I'm doing you a favor by doing this. Now shut up and play along. I'm not going to pick an out-of-town doctor that calls in a one-off script to my pharmacy. That would be mind-numbingly dumb. You'd pick a doctor that calls in dozens of scripts per day, because there's nothing unusual about that. Probably an orthopedist or someone in a similar line of work.

* More irony enters the picture when you realize that *anyone* can be a "doctor's representative" while in the state of NH, only a pharmacist or intern can take the prescription at the other end. In MA, you have to be a pharmacist, intern, or nationally-certified pharmacy tech. Where's the certification for the people on the other end of the phone? How do I know they're getting it right?

--

No I'm not as angry as my post makes me sound. :)

 
At Fri Oct 05, 07:57:00 PM, Blogger Zagreus Ammon said...

Since we got electronic prescribing, I can tell you how often the pharmacist really did make the mistake. Whereas, in the past I would say "maybe I forgot to write the refill number", now I can say "I am looking at the original electronic Rx and it says 6 refills so please don't call me back til November!"

The number of errors is stunning.

Of course, it's not a slight to all pharmacists, just the ones oin my neighborhood. Physicians and pharmacists depend on each other, but if you want, use your own darn number.

 
At Fri Oct 05, 08:18:00 PM, Anonymous RJS said...

Electronic prescribing doesn't get rid of all of the errors on the doctor's end, either. We still see gibberish spit out of the printer, too.

My anecdote cancels your anecdote. Nyah. :P

(And FWIW, many prescriptions are generated off of the old ones, which by default sets the number of allowed refills to zero, and stays that way unless the tech goes back and alters it.)

I think in my six years behind the counter, I've come across maybe six instances where an office rang us to ask if we'd put the correct number of refills on there. Some pharmacists are better than others, as with all professions.

For absolutely real, honest-to-goodness e-prescribing, this is a non-issue, because the script is generated and all the fields are automatically filled out, all one needs to do is stick a pick-up time on it. Systems that can do that are few and far between, however. I'd say maybe 5% of all electronic prescriptions.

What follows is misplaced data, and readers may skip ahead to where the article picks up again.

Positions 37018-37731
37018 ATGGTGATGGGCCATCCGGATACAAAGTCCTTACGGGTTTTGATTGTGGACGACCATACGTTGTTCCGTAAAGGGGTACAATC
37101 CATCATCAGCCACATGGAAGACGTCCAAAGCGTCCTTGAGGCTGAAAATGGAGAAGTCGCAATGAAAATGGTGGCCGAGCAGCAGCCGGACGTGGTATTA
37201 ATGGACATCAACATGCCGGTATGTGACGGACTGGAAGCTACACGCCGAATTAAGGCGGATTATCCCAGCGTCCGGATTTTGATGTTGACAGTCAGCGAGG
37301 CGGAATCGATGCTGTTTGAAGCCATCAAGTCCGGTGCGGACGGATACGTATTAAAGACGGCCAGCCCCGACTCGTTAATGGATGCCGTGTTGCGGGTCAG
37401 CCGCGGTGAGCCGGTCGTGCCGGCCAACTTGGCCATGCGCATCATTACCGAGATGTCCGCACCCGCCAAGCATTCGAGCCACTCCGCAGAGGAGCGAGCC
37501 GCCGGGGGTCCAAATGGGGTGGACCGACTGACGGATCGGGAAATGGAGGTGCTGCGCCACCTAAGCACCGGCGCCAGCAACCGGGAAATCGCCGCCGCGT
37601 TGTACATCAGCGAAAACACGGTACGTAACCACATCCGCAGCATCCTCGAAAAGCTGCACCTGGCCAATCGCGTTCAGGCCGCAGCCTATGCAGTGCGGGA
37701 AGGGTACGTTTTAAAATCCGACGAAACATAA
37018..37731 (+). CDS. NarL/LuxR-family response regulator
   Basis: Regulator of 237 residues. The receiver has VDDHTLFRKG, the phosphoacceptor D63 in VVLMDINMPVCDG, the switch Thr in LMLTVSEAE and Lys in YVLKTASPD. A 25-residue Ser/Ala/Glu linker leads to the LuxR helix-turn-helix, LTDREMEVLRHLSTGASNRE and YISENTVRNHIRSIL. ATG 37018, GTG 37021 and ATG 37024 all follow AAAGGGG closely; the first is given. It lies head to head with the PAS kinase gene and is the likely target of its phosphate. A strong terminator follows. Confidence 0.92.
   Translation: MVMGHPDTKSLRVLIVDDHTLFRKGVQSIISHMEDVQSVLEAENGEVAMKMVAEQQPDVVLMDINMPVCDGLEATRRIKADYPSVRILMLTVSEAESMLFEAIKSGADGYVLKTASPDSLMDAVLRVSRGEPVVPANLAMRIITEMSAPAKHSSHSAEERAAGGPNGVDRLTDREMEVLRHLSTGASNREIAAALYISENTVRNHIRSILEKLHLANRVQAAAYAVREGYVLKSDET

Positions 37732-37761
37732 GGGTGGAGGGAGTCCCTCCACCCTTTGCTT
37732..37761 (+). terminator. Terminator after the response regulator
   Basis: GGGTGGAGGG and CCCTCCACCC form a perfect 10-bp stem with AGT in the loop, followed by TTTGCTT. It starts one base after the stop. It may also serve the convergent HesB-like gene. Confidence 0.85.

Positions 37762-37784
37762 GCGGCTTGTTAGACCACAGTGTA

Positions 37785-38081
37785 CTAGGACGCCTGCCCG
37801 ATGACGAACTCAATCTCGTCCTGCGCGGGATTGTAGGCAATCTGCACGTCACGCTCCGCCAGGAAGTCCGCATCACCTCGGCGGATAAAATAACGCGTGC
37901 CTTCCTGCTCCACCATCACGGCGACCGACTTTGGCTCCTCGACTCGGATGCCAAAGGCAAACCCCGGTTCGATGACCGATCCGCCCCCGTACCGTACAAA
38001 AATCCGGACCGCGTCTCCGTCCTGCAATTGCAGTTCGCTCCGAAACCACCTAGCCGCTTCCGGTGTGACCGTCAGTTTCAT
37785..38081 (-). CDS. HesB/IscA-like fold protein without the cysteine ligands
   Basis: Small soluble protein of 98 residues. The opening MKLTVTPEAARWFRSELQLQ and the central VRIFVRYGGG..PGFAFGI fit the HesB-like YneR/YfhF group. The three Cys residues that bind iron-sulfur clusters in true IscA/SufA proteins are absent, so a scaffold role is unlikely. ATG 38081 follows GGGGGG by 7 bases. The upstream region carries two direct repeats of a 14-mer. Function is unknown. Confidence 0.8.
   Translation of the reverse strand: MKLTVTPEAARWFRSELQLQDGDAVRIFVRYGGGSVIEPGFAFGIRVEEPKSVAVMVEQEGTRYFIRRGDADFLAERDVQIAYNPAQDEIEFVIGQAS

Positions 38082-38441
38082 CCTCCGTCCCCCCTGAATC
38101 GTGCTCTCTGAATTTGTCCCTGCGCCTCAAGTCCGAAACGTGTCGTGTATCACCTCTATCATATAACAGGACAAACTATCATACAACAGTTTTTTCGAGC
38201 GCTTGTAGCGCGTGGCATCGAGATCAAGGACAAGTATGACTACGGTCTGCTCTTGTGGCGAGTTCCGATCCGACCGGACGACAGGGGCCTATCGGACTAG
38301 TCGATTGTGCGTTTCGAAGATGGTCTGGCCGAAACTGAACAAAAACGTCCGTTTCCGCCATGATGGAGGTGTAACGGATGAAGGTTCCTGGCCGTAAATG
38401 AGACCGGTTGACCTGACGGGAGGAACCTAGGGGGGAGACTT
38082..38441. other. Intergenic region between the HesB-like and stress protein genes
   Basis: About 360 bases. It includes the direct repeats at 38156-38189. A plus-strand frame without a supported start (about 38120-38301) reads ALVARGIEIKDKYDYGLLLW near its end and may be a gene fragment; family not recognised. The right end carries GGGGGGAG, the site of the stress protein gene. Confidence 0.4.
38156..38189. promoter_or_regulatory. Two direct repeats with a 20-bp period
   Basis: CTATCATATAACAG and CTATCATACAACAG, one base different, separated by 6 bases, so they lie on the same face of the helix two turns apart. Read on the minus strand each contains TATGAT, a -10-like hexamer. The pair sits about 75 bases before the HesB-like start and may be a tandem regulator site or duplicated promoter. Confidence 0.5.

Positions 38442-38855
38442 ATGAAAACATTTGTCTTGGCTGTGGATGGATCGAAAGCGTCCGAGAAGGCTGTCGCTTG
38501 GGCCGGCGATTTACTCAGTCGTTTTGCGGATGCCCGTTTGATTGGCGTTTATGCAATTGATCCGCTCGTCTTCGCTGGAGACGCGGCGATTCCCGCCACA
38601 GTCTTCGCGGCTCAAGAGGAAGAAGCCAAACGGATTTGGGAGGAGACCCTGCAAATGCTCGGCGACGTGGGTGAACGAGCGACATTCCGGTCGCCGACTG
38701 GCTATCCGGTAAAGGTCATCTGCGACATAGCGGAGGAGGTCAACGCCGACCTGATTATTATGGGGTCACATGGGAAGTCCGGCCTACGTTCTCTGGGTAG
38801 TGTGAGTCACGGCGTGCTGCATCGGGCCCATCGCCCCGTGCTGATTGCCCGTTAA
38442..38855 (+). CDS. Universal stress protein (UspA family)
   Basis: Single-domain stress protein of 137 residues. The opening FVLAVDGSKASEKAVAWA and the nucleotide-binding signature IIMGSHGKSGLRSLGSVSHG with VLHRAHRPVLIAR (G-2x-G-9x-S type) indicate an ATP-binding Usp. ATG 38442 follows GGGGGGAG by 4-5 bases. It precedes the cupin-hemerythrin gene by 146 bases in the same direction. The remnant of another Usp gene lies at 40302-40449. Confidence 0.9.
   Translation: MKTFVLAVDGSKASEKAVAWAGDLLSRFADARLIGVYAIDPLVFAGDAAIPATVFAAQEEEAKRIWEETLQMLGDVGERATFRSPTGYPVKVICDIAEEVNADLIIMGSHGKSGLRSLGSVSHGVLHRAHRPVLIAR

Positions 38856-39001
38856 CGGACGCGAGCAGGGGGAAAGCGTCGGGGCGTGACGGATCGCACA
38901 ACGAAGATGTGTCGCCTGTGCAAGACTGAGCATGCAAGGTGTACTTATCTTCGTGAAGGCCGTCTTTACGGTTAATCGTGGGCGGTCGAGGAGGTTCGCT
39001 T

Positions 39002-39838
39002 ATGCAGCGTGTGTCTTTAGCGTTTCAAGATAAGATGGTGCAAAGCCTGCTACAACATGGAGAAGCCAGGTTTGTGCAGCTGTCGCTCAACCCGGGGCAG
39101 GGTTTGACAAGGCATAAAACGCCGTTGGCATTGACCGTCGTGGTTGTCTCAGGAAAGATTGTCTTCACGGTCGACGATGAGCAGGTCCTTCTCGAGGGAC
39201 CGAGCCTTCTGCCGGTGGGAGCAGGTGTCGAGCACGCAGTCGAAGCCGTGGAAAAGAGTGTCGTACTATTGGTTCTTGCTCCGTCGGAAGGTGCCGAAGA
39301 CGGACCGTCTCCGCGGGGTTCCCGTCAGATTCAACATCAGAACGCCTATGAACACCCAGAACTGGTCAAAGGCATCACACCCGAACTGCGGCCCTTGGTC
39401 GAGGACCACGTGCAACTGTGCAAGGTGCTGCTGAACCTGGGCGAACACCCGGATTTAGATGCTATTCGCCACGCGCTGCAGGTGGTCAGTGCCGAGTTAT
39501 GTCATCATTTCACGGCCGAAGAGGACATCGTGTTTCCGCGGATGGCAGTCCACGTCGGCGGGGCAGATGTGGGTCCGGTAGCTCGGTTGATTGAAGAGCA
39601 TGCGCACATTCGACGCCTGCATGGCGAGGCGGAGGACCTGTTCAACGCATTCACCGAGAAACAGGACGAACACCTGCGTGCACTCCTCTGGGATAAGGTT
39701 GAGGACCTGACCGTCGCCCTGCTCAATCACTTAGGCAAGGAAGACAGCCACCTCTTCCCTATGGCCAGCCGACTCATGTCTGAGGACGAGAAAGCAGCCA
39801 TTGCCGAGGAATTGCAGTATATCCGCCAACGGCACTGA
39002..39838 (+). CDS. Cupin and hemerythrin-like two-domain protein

At Sat Oct 06, 10:06:00 AM, Anonymous Anonymous said...

Hello, dino. I completely agree about the DEA numbers. We've had patients call posing as pharmacists trying to get our numbers. We always ask which pharmacy's calling and then call them back to make sure it's actually them. A PA (physician's assistant, not a "whiner" from PA:) I work with had her number get out among a group of people in the city and has been having scripts called in in her name all over. She's called all the local pharmacies to let them know that if any narc scripts are called in in her name, they have to call the clinic to confirm. So, I think you do have to be a little careful with your number.

 
At Sat Oct 06, 02:07:00 PM, Blogger make mine trauma said...

Dr Mr Coroner,
If there is a script for your "clients" perhaps I could get one for the inevitable future?

 
At Sat Oct 06, 03:52:00 PM, Blogger #1 Dinosaur said...

RJS: My social security number, birth date, place of birth, license plate number along with my car make and model, not to mention my height and weight, could also be requested under the rubric of "completeness."

The issue is that of reserving the dissemination of sensitive information for "need to know" contexts only. ie, If you're going to pay me income then you need my social security number; if not, then it's NOYB. When (if) I call in a controlled substance, then I'll gladly give you my DEA. (My office policy is to allow staff to call in only non-controlled substance Rxs.) Honest people will never be tempted, but why take chances when you don't have to?

(I know you're not as angry as you sound.)

 
At Sat Oct 06, 03:58:00 PM, Anonymous WhiteCoat said...

All the verifications are just as much a pain in the ass for the pharmacists as they are for the docs. The pharmacists are just doing their jobs and jumping through all of the hoops that are imposed upon them, so I try to cut them a break. Most are just as overworked and underpaid as we are.
If I get called by a pharmacist I don't know asking for my DEA, I will ask them a medication-related question just to verify that they are at least in the medical field. "What's Lasix used for?" or "What's the trade name for cephalexin?" Quite a few times, the caller has hung up. Maybe I caught a real pharmacist off guard or maybe it wasn't really a pharmacist. At least I get a grin about the "gotcha" moment.
If I suspect that a patient might be drug seeking, I won't put my DEA on the script, but will write "call ER."
Will all of this keep patients from using my DEA illegally? Probably not. Avoiding asking someone in downtown Harlem if they have change for a $100 bill won't keep me from getting robbed, either, but it sure cuts down on the risk.
You're right to be paranoid, but you can always have a little fun while you're at it (before they get you).